On the freeway, the fully faired CBR250R cruises comfortably at the speed limit, and a counterbalancer keeps vibration at bay. Twisting the throttle to its stop will encourage the bike up beyond the posted limit – I managed 85 mph – but if a quick maneuver is called for, downshifting is mandatory. While the bike will make a decent commuter in most locales, on extremely busy and fast-moving freeways with aggressive drivers, it can leave the rider feeling vulnerable. Rain grooves on some freeways produced a bit of nervousness in the IRC tires, and that was magnified by the bike’s light weight, and 53.9-inch wheelbase.
The suspension is less compliant than I might prefer, but it keeps the rider connected to the road in a way that seems entirely fitting for the bike. Firm, yes, but it holds its line over well-used roads and the sticky IRCs never lost touch with the asphalt.
So the quarter pony can handle errand-boy duties, light commuting, and steadfast beginner buddy status, but how does it hold its own on the weekend with the big boys? Sure, it cannot hang with a larger-displacement bike over a quarter mile dash, but it is surprisingly fun to try chasing your buddy through the canyons and mountains.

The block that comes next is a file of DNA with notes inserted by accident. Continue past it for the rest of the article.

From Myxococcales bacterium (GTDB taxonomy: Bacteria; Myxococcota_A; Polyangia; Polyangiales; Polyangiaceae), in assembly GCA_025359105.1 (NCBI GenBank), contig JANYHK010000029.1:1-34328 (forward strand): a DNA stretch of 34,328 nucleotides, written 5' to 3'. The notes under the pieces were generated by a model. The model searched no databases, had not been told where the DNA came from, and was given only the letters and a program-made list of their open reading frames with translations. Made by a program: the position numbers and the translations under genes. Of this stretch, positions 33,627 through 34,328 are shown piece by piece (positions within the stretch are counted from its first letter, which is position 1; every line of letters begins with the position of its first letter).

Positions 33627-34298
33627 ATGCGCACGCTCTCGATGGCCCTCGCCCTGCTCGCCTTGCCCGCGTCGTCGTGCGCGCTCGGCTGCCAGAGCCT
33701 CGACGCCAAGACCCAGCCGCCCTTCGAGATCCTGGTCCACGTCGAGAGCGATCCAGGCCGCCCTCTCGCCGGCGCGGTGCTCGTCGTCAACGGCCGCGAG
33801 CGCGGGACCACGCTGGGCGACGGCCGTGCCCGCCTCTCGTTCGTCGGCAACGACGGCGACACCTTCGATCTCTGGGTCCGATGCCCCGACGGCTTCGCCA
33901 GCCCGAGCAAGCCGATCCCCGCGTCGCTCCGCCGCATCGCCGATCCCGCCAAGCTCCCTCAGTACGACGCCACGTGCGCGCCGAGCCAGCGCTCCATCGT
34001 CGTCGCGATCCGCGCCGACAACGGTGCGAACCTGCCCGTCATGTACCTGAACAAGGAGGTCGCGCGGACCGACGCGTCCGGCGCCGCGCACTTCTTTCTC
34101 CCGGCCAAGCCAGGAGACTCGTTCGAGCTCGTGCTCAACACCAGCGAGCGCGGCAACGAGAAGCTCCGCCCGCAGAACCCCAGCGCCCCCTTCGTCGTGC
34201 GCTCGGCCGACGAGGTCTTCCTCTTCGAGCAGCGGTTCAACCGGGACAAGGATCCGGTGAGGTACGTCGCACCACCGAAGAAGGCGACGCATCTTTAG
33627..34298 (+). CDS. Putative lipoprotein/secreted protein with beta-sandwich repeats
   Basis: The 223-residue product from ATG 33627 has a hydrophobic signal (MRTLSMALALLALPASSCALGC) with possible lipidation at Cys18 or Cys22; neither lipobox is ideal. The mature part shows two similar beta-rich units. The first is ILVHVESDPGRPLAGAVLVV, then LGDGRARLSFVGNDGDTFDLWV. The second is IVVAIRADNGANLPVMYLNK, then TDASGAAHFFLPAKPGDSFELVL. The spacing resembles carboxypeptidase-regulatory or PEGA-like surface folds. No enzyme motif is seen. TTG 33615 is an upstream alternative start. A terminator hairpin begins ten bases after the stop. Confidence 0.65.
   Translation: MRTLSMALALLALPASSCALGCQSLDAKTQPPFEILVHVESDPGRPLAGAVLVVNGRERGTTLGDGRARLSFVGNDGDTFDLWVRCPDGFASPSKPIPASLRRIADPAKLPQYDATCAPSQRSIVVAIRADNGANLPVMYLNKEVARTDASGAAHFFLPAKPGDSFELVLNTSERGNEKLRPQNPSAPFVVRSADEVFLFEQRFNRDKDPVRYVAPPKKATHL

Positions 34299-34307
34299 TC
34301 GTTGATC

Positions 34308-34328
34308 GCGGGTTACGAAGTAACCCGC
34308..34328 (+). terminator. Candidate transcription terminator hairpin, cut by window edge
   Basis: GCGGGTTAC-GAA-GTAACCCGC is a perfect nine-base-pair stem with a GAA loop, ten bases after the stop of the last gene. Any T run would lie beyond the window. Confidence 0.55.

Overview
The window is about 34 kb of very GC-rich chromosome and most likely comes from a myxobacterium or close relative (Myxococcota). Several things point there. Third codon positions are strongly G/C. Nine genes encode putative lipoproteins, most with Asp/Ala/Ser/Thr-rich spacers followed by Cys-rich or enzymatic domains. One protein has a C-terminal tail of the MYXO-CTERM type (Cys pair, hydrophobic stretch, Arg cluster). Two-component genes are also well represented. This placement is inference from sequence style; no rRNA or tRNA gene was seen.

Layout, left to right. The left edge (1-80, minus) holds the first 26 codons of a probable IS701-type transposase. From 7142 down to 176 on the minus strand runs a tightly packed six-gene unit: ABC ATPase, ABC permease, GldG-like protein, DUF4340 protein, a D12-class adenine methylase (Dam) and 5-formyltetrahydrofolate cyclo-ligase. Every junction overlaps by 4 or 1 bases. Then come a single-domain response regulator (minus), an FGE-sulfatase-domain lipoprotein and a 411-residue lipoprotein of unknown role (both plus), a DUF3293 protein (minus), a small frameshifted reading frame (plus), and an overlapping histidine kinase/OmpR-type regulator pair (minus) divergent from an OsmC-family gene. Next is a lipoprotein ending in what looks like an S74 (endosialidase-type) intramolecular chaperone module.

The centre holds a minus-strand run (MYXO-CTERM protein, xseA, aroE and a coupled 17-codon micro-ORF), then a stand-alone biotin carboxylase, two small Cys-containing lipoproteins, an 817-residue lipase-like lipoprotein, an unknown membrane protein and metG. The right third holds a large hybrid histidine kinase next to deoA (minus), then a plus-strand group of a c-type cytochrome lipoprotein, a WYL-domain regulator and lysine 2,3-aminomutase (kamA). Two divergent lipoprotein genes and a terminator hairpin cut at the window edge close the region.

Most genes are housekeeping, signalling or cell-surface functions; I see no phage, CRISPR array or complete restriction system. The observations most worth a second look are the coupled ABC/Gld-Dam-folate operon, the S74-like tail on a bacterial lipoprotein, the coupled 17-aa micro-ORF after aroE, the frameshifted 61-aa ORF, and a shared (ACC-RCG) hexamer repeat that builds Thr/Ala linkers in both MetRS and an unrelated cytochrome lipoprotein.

In the tight stuff, the CBR 250’s smaller stature and light weight are a plus, allowing it to move comfortably through the turns. That inherent maneuverability is held in check by a relatively relaxed 25-degree rake and IRC Road Winner tires that slow down the handling a bit. Honda rightfully recognized that novices do not need razor-sharp handling. Instead, they need a bike that is forgiving and predictable.
You might think a sportbike with more than quadruple the cubic centimeters would leave the 250 completely in the dust, but that depends on the road. For maximum effect and keeping up with the Joneses on full-sized bikes, you have to wring it out to 10,000 rpm before shifting to maximize the CBR’s acceleration on uphills.